Value at Risk

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Value at Risk

In risk analysis, a method to measure the probability of loss on an investment. One calculates the value at risk by measuring the historical trends and volatility of the investment. The method is used most often by investors in highly volatile commodities, such as energy products.
References in periodicals archive ?
Zangari analyzed possibilities of using the properties of distributions other than the normal distribution to calculate the value-at-risk.
The range of topics in this well-researched and well-written book include optimizing value-at-risk and daily capital charges, managing value at risk under the Basel II Accord, sovereign insolvency procedures, collective action clauses in international sovereign bond contracts, a review of empirical studies on collateral and credit rationing, and capital requirements, business cycle fluctuations, and the Basel Accords.
After introducing Value-at-Risk and briefly reviewing the related literature, VaR is examined in the context of a corporate purchasing department of a commodity end user.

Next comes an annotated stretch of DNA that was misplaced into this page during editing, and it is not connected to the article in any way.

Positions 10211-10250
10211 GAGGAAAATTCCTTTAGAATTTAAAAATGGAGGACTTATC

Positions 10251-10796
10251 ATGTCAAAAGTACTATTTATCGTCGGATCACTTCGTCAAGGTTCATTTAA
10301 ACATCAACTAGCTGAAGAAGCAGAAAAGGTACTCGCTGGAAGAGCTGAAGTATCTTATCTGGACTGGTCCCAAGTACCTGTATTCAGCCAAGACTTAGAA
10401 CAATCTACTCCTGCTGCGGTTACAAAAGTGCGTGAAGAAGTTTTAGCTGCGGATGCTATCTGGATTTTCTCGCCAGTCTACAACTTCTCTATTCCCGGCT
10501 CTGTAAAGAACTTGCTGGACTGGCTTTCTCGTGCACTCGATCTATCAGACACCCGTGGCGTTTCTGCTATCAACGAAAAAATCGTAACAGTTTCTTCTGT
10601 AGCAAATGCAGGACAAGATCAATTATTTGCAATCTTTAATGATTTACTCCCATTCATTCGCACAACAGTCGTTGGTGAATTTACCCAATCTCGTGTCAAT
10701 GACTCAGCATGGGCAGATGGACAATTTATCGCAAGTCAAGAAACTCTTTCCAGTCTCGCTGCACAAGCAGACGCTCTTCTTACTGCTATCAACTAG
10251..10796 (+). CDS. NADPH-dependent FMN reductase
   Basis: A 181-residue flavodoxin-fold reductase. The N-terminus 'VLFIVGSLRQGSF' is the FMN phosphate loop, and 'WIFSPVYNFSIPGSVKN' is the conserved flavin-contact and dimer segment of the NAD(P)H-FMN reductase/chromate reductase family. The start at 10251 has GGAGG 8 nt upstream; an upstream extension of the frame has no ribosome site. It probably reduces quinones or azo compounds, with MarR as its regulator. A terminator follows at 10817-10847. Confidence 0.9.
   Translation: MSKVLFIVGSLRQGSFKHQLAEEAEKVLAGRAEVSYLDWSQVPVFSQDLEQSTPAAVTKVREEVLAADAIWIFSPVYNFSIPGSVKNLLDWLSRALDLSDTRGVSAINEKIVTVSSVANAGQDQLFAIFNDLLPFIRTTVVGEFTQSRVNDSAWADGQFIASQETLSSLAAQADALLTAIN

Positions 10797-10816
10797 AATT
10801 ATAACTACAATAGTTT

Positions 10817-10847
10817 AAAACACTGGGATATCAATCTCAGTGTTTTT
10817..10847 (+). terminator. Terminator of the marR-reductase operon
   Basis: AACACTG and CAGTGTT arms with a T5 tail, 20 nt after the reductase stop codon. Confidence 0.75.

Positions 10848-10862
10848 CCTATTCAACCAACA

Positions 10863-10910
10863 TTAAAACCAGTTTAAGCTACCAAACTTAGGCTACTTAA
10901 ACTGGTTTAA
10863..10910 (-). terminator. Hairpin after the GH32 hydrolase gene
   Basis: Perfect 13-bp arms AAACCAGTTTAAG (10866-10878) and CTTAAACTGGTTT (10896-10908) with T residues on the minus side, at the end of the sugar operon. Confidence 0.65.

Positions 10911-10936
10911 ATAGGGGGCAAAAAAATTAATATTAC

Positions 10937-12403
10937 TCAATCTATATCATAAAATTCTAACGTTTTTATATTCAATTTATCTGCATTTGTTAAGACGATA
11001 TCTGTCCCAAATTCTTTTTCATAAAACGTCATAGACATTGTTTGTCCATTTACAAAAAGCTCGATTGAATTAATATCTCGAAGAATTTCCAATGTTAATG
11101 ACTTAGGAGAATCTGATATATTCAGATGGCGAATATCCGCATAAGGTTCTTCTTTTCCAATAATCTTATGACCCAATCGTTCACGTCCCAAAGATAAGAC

Third, these value-at-risk measures for different domains can be combined to measure the value at risk for the firm as a whole.
Tracking the evolution of risk management, significant improvements have developed in quantitative techniques, such as Value-at-Risk (VaR) measures.
The Cost of Conservatism: Extreme Value Returns, Value-at-Risk, and the Basle `Multiplication Factor.
The capital requirements for general market risk are based on the output of a bank's internal value-at-risk model, calibrated to a common supervisory standard.
Value-at-risk models aggregate the several components of price risk into a single quantitative measure of the potential for losses over a specified time horizon.

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